Being A Student In Peru: 2016 vs 2017 – What Has Changed?

Peru has progressed economically in the last few years, becoming one of the most popular tourist destinations. It is also growing as a popular location for international students studying short term and long term programmes. That being said, the country still faces a number of challenges.

Many years ago, almost 40% of all Peruvians spoke only one language. More often than not, Spanish speakers were better educated and subsequently preferred for well-paid employment opportunities. Consequently, people living in rural areas began to look to education as a way to learn Spanish to improve their prospects.

Student resources and teacher training have been developed to promote a bilingual society. From 2016, a goal was set to provide 280,000 skilled teachers to deliver education in multiple languages. The government is particularly focused on the 2,010 communities across the country who do not have the appropriate education, including the second largest city in Peru, Arequipa which, it was hoped, would become a city of bilingualism.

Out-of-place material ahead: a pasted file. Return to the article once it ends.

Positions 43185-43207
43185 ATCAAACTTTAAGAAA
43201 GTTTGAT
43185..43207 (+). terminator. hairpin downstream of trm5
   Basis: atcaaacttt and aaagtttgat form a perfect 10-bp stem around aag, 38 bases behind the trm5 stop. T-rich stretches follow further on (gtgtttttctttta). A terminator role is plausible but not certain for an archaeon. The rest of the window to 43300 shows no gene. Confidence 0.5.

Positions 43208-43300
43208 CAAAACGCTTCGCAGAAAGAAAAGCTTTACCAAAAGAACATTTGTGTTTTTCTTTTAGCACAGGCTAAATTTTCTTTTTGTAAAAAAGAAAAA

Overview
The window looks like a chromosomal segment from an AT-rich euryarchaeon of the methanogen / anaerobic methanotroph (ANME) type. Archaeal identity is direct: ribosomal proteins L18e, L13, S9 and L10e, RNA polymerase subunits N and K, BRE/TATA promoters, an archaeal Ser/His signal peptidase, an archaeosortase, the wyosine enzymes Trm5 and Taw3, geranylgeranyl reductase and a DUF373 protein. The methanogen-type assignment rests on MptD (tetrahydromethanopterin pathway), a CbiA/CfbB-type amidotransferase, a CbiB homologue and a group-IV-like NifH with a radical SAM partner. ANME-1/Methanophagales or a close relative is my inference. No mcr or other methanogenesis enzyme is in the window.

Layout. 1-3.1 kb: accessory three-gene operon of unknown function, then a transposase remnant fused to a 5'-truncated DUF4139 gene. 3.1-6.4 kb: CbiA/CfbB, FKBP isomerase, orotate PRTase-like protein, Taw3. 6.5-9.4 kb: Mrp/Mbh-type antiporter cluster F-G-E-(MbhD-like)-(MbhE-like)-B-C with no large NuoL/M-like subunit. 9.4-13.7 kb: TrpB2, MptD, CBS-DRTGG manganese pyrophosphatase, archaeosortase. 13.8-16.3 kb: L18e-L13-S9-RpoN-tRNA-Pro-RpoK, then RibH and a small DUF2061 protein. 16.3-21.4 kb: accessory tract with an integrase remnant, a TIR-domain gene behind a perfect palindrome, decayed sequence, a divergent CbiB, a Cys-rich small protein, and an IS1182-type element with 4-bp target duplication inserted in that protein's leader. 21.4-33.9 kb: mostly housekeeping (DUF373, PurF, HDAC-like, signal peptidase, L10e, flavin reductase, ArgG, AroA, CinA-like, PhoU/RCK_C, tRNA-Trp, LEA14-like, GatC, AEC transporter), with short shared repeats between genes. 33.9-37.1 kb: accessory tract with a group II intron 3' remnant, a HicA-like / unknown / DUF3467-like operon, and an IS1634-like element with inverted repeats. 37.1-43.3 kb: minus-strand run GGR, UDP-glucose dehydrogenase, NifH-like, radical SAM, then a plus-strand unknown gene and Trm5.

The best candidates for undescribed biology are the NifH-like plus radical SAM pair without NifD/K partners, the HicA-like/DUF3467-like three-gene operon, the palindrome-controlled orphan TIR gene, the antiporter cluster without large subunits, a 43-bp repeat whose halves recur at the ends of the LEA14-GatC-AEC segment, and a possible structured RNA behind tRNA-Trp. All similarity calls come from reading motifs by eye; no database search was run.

Peru has made significant investments (no less than $136 million) in science and technology. In addition, scholarships have been created, and the government have been actively promoting key sectors including mining and agriculture.

A wide range of grants is also available in Peru. The country also began to develop the proficiency level of its graduate students in English to allow students of public and private schools to study in general and to enrol abroad.

This new curriculum took effect from the 1st January 2017. The ultimate goal of this new curriculum is to improve equal opportunities and aims to improve gender equality. The new programme requires that education on sexual and reproductive rights, abortion and gender orientation (and also covers homosexuality and transsexuality) are duly covered. Besides the curriculum, students will get a guide to show that the relationships between same-sex couples are normal.

The changes are calling on teachers to challenge stereotypes where
– Women clean better
– Men are not sensitive
– Women have less ability than men to learn math and science
– Men are less able than women to learn in Communications
– Women are weaker, and men are more irresponsible

Education in Peru continues to improve and as it does so more young people are encouraged to join higher education and build a better future for themselves.

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